J Clin Pharmacol. 2020 Aug; 60(8); 1087-1098.
Published online 2020 Mar 20
Organic anion-transporting polypeptides (OATPs) 1B1 and 1B3 are the primary hepatic transporters responsible for uptake of drugs into the liver and, as such, an area of growing research focus. Currently, evaluation of these transporters as potential mediators of drug-drug interactions (DDIs) is recommended by regulatory agencies worldwide during the drug development process. Despite the growing focus on OATP1B1/1B3 as mediators of DDIs, only 2 drugs are recommended as index inhibitors for use in clinical studies, single-dose rifampin and cyclosporine, each with limitations for the utility of the resulting data. In this study a thorough analysis of the available in vitro and clinical data was conducted to identify drugs that are clinically relevant inhibitors of OATP1B1/1B3 and, from those, to select any novel index inhibitors. A total of 13 drugs and 16 combination products were identified as clinical inhibitors of OATP1B1/1B3, showing significant changes in exposure for sensitive substrates of the transporters, with strong supporting in vitro evidence. Although none of the identified inhibitors qualified as index inhibitors, this study confirmed the utility of cyclosporine and single-dose rifampin as index inhibitors to evaluate the effect of broad, multiple-pathway inhibition and more selective OATP1B1/1B3 inhibition, respectively.
Clin Transl Sci.
Published online 2020 Jan 25
A systematic analysis of the inhibition transporter data available in New Drug Applications of drugs approved by the US Food and Drug Administration (FDA) in 2018 (N = 42) was performed. In vitro‐to‐in vivo predictions using basic models were available for the nine transporters currently recommended for evaluation. Overall, 29 parents and 16 metabolites showed in vitro inhibition of at least one transporter, with the largest number of drugs found to be inhibitors of P‐gp followed by BCRP. The most represented therapeutic areas were oncology drugs and anti‐infective agents, each comprising 31%. Among drugs with prediction values greater than the FDA recommended cutoffs and further evaluated in vivo, 56% showed positive clinical interactions (area under the concentration‐time curve ratio (AUCRs) ≥ 1.25). Although all the observed or simulated inhibitions were weak (AUCRs < 2), seven of the nine interactions (involving five drugs) resulted in labeling recommendations. Interestingly, more than half of the drugs with predictions greater than the cutoffs had no further evaluations, highlighting that current basic models represent a useful, simple first step to evaluate the clinical relevance of in vitro findings, but that multiple other factors are considered when deciding the need for clinical studies. Four drugs had prediction values less than the cutoffs but had clinical evaluations or physiologically‐based pharmacokinetic simulations available. Consistent with the predictions, all of them were confirmed not to inhibit these transporters in vivo (AUCRs of 0.94–1.09). Overall, based on the clinical evaluations available, drugs approved in 2018 were found to have a relatively limited impact on drug transporters, with all victim AUCRs < 2.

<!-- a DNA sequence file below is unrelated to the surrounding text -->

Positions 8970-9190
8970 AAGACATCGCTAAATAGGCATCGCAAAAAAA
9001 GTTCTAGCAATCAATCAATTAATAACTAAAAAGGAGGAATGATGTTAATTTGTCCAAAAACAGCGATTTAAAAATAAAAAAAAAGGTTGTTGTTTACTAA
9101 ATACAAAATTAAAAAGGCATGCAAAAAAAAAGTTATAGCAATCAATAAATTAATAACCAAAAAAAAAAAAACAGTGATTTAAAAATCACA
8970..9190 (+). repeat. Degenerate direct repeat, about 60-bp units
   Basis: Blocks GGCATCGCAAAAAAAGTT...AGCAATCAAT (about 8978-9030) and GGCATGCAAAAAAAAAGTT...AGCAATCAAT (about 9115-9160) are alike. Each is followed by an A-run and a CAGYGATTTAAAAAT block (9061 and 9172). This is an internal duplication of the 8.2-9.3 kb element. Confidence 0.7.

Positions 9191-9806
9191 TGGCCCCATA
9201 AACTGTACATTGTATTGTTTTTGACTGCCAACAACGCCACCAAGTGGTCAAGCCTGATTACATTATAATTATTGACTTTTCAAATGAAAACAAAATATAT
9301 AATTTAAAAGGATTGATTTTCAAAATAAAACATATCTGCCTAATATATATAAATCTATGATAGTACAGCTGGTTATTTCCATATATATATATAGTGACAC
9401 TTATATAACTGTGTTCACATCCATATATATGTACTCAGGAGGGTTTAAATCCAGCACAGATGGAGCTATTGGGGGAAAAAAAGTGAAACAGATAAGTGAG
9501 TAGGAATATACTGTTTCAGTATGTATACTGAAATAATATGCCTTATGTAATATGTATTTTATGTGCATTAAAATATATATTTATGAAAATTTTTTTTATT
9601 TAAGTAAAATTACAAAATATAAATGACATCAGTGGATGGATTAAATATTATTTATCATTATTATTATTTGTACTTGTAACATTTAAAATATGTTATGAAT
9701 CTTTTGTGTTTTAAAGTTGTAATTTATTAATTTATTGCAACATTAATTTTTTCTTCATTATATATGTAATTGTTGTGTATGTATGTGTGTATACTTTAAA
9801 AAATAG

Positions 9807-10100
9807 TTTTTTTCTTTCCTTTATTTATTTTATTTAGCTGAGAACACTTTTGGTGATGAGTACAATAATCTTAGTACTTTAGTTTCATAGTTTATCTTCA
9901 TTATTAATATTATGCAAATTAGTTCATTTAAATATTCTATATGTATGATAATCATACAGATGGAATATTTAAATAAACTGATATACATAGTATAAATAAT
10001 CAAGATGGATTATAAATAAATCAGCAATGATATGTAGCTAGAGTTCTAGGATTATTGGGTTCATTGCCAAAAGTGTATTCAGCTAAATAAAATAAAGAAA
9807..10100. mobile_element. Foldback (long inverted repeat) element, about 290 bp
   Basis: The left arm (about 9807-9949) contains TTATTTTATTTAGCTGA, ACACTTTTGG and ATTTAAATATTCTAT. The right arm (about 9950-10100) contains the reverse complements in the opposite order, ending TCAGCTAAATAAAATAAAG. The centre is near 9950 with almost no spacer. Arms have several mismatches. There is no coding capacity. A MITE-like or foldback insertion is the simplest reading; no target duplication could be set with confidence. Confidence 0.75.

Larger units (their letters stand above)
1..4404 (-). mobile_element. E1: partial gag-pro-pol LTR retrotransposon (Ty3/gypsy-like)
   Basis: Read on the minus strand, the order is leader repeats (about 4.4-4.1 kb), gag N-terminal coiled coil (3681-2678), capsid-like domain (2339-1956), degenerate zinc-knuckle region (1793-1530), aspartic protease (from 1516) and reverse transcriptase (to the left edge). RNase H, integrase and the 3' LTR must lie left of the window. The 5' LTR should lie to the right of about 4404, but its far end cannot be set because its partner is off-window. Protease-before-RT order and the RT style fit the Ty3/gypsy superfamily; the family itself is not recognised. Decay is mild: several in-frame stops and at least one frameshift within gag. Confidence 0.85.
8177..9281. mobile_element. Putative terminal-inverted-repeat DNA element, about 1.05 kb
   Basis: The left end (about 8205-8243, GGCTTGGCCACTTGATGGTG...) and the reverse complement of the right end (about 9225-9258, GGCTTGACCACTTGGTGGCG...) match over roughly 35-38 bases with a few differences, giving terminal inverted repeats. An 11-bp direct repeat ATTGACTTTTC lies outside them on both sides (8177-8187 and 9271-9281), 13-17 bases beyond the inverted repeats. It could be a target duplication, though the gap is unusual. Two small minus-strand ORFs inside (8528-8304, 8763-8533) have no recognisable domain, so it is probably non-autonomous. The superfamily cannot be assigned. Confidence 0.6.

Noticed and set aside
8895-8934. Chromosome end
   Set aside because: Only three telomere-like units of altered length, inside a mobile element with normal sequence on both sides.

Clin Transl Sci. 2020 Jan; 13(1): 47–52.
Published online 2019 Aug 29
As the research into the organic anion transporting polypeptides (OATPs) continues to grow, it is important to ensure that the data generated are accurate and reproducible. In the in vitro evaluation of OATP1B1/1B3 inhibition, there are many variables that can contribute to variability in the resulting inhibition constants, which can then, in turn, contribute to variable results when clinical predictions (R-values) are performed. Currently, the only experimental condition recommended by the US Food and Drug Administration (FDA) is the inclusion of a pre-incubation period.1 To identify other potential sources of variability, a descriptive analysis of available in vitro inhibition data was completed. For each of the 21 substrate/inhibitor pairs evaluated, cell type and pre-incubation were found to have the greatest effect on half-maximal inhibitory concentration (IC50 ) variability. Indeed, when only HEK293 cells and co-incubation conditions were included, the observed variability for the entire data set (highest IC50 /lowest) was reduced from 12.4 to 5.2. The choice of probe substrate used in the study also had a significant effect on inhibitor constant variability. Interestingly, despite the broad range of inhibitory constants identified, these two factors showed little effect on the calculated R-values relative to the FDA evaluation cutoff of 1.1 triggering a clinical evaluation for the inhibitors evaluated. However, because of the small data set available, further research is needed to confirm these preliminary results and define best practice for the study of OATPs.
Presented at ISSX conference, June 2019, Portland, OR, USA
2019 ISSX Poster Presentation – Evaluation of OATP1B1/3 In Vitro Inhibition
Savannah J. McFeely, Yu, Tasha K. Ritchie, and Isabelle Ragueneau-Majlessi
The effect of inhibition of the organic anion transporting polypeptides (OATP) 1B1 and 1B3 has continued to grow in clinical significance and recognition. In the last five years, a signification portion of newly approved drugs in the US have been shown to be inhibitors of OATP1B1 and/or OATP1B3 in vitro. For this reason, it is critical to understand the effect of experimental variability on drug interaction predictions and how it impacts the decision for a clinical evaluation.